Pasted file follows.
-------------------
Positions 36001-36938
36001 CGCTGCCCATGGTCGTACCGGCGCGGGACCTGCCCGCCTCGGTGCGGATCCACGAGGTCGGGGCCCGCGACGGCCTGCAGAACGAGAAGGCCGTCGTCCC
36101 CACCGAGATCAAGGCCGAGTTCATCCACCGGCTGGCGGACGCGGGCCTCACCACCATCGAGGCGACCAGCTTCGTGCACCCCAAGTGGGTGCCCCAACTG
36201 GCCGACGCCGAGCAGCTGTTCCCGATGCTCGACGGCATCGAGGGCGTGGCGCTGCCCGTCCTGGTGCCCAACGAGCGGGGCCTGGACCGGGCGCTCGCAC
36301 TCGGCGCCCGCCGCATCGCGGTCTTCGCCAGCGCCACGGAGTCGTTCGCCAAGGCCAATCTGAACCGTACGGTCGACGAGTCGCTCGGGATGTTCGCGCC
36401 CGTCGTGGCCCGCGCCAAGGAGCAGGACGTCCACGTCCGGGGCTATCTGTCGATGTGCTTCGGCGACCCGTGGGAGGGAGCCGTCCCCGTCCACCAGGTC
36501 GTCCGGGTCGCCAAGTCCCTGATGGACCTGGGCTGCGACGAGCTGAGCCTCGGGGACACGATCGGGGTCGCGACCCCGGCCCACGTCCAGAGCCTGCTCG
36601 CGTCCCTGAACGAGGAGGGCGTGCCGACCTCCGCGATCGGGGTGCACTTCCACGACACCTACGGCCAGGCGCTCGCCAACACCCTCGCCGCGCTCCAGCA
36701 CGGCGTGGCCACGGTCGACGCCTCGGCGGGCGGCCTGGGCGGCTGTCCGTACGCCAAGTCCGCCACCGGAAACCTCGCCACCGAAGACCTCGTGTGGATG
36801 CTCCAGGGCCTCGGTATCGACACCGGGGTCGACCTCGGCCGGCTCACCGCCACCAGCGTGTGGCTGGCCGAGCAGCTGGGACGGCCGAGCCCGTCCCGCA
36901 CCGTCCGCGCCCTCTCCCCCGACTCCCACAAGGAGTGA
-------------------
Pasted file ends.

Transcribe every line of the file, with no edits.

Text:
Positions 36001-36938
36001 CGCTGCCCATGGTCGTACCGGCGCGGGACCTGCCCGCCTCGGTGCGGATCCACGAGGTCGGGGCCCGCGACGGCCTGCAGAACGAGAAGGCCGTCGTCCC
36101 CACCGAGATCAAGGCCGAGTTCATCCACCGGCTGGCGGACGCGGGCCTCACCACCATCGAGGCGACCAGCTTCGTGCACCCCAAGTGGGTGCCCCAACTG
36201 GCCGACGCCGAGCAGCTGTTCCCGATGCTCGACGGCATCGAGGGCGTGGCGCTGCCCGTCCTGGTGCCCAACGAGCGGGGCCTGGACCGGGCGCTCGCAC
36301 TCGGCGCCCGCCGCATCGCGGTCTTCGCCAGCGCCACGGAGTCGTTCGCCAAGGCCAATCTGAACCGTACGGTCGACGAGTCGCTCGGGATGTTCGCGCC
36401 CGTCGTGGCCCGCGCCAAGGAGCAGGACGTCCACGTCCGGGGCTATCTGTCGATGTGCTTCGGCGACCCGTGGGAGGGAGCCGTCCCCGTCCACCAGGTC
36501 GTCCGGGTCGCCAAGTCCCTGATGGACCTGGGCTGCGACGAGCTGAGCCTCGGGGACACGATCGGGGTCGCGACCCCGGCCCACGTCCAGAGCCTGCTCG
36601 CGTCCCTGAACGAGGAGGGCGTGCCGACCTCCGCGATCGGGGTGCACTTCCACGACACCTACGGCCAGGCGCTCGCCAACACCCTCGCCGCGCTCCAGCA
36701 CGGCGTGGCCACGGTCGACGCCTCGGCGGGCGGCCTGGGCGGCTGTCCGTACGCCAAGTCCGCCACCGGAAACCTCGCCACCGAAGACCTCGTGTGGATG
36801 CTCCAGGGCCTCGGTATCGACACCGGGGTCGACCTCGGCCGGCTCACCGCCACCAGCGTGTGGCTGGCCGAGCAGCTGGGACGGCCGAGCCCGTCCCGCA
36901 CCGTCCGCGCCCTCTCCCCCGACTCCCACAAGGAGTGA